palowsky Featured By Owner Jan 27, 2015  Hobbyist General Artist
I have been worrying myself of this recently, when I'm promoting my own works on DA but it doesn't get as much attention as my fanarts, regardless of how good it is. I assumed it might have been that my original works aren't as recognized in comparison. I have been more focused on and doing more of my own comics and just doing fanarts for the sake of being a fan (or for fun, as some can put it). Even fan-based things I made don't get in as much traffic sometimes. I think the best way of going about it is to simply not worry about it and just have fun with it, and if it doesn't work the way you want it to, try to figure out a way to fix it before giving up and move on with something else. Reading this article really made me think about my situation, and it has helped me. Thanks and I have favorited it.
Xadrea Featured By Owner Mar 11, 2015  Professional Traditional Artist
Exactly! "Don't worry, be happy" is the best thing you can do for yourself here on dA :) It can seem like an uphill battle to get noticed sometimes, but these things take time and we all want to be noticed for the correct reasons rather than fleeting popularity :) 
Aneksunamun Featured By Owner Edited Aug 1, 2014
Love your articles, very well-written! And these gifs... :D
Xadrea Featured By Owner Aug 2, 2014  Professional Traditional Artist
^ ^ thank you for your kind words! The gifs are my favorite part of writing these blogs :giggle:
Aneksunamun Featured By Owner Aug 3, 2014
And they are my favourite part while reading! :D You use them perfectly, they are adding to the text so nice!
Xsign-of-fireX Featured By Owner Jul 30, 2014  Student General Artist
Thank you for writing this - Your points are good and valid, and it's nice seeing someone explaining this sort of thing so eloquently. It's helpful to me. I will shortly be spamming you with faves, so I apologize in advance. ^^
Xadrea Featured By Owner Aug 2, 2014  Professional Traditional Artist
:XD: I don't mind the fave spam lol. You're quite welcome! I'm glad I was able to help you and clear up any questions you might have had :)
Art-of-DarkElegance Featured By Owner Feb 19, 2014  Professional General Artist
Peoples concerns over popularity is not always about "attention seeking". Popularity/Views=exposure=bigger audience=higher chance of "the right" people seeing your work=(possibly) furthering your career.
To say we all have the same Reality is that we do not. The person that doesnt work on improving, on polishing their work, does not have the same opportunity as the person devoting hours and hours a day to their work.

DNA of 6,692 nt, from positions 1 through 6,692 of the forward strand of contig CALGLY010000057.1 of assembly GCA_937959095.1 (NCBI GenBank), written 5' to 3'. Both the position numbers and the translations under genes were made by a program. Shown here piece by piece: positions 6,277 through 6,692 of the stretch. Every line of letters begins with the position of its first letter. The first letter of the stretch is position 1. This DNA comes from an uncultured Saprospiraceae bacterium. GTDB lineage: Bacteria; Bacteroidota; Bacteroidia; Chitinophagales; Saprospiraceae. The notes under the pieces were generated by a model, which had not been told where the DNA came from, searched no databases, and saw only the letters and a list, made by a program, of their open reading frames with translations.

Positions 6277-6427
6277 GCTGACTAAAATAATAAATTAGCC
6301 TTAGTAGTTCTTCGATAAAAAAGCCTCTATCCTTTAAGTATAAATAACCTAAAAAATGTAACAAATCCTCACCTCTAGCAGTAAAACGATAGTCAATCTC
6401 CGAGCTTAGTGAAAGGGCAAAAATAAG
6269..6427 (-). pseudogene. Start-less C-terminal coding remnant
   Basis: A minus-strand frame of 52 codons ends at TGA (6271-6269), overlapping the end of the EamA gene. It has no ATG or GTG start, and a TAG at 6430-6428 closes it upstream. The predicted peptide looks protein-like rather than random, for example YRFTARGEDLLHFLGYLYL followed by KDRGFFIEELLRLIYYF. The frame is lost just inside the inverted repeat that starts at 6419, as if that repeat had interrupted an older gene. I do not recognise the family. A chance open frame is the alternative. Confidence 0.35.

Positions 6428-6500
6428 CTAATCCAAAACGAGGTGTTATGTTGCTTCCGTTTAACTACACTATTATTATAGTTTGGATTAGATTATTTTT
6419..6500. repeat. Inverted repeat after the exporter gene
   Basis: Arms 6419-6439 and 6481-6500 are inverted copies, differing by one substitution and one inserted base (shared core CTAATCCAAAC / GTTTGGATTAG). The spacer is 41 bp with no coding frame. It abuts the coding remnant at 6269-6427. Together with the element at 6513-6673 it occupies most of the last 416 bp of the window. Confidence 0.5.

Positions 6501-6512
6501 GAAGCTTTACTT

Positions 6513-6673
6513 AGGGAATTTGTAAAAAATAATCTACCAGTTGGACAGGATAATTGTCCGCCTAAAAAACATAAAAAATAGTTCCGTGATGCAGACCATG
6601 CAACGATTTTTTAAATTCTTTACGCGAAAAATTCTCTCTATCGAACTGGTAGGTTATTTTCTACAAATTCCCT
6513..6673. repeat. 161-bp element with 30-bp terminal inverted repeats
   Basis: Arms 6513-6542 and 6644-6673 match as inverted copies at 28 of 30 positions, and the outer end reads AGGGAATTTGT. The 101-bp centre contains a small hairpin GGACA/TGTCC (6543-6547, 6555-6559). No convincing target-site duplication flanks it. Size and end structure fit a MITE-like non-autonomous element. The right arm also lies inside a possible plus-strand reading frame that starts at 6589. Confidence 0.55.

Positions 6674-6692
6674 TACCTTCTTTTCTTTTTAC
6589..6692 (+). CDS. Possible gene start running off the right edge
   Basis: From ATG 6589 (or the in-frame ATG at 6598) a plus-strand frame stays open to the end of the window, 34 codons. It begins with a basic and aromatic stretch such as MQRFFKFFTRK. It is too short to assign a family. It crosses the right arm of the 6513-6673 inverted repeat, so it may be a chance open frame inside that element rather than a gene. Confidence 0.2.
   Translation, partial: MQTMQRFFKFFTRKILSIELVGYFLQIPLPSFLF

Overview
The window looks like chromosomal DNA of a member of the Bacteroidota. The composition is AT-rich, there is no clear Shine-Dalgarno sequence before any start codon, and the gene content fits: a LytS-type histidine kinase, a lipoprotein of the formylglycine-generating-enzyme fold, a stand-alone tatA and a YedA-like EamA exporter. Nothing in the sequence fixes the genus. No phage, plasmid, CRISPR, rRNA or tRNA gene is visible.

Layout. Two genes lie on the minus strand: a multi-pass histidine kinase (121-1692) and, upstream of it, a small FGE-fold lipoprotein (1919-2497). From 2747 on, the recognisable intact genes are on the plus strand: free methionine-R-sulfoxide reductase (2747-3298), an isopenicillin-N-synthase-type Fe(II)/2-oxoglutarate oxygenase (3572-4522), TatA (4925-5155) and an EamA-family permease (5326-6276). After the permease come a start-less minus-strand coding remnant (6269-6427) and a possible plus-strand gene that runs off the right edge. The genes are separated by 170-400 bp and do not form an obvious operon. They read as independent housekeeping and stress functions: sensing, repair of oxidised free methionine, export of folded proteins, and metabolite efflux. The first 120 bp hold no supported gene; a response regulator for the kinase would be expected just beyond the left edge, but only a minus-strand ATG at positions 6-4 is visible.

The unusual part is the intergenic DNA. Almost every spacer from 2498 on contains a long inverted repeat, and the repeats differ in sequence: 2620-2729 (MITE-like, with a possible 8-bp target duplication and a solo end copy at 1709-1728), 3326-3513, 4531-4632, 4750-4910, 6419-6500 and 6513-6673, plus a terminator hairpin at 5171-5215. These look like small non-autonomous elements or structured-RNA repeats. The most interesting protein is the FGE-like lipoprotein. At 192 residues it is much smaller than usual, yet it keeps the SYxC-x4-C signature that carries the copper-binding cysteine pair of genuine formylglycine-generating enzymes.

What I find disturbing is how people are painting those with concerns about their views/popularity as somehow being lacking. Perhaps not technically(artistically) But somehow personally.
We denote a value for art...but devalue the feelings of the artist.
If all art is valuable and deserving...shouldn't all artists be?
Shouldn't their feelings(good and bad) be as valuable?  
Some, when reaching out with the "what am I doing wrong..." or "how can I be move popular", arent "whining" they are genuinely reaching out hoping someone will point them in the right direction. Tell them "if you do XYZ you can gain a better audience/improve your work/ up your (proverbial) game"
To paint them with a brush of "whining", devalues them, their feelings, their frustration.
Each person on here from the beginner to the advance professional counts(or should). For them to count, means they should be taken seriously. Not put down, or devalued.

That doesnt mean cotton coating things(one place I hold a gallery at is Epilogue, not know for being easy to get your work into. Trust me the hard knocks I received there helped me tremendously.) But it does mean actually realizing, -every- artist here has a face, feelings, frustrations, and are seeking to gain from their work and exposure here. Be it professional or personal.
Xadrea Featured By Owner Feb 19, 2014  Professional Traditional Artist
This blog is not an xyz checklist to "improve your game." I never in any way devalued the emotional aspect of feeling ignored. In fact it was the the very first thing I addressed in the opening paragraph (not sure how you missed that?)

I approached this subject from the point of view of deviantART as the potential audience. Many deviants are not actively seeking a career as an artist, but that does not mean they don't care about having an audience. If I were writing this to artists seeking to promote their work outside dA, this blog would be written very differently. 

I don't agree with your statement: To say we all have the same Reality is that we do not. The person that doesn't work on improving, on polishing their work, does not have the same opportunity as the person devoting hours and hours a day to their work. There are more things factoring into people seeing and liking your artwork than artistic skill. Most of the great masters who we revere were not "discovered" until many many years after their deaths. That doesn't mean that we should not strive to make our work better, but it does mean that simply getting better at your craft doesn't mean you'll immediately have an advantage to get seen. 

Art-of-DarkElegance Featured By Owner Feb 20, 2014  Professional General Artist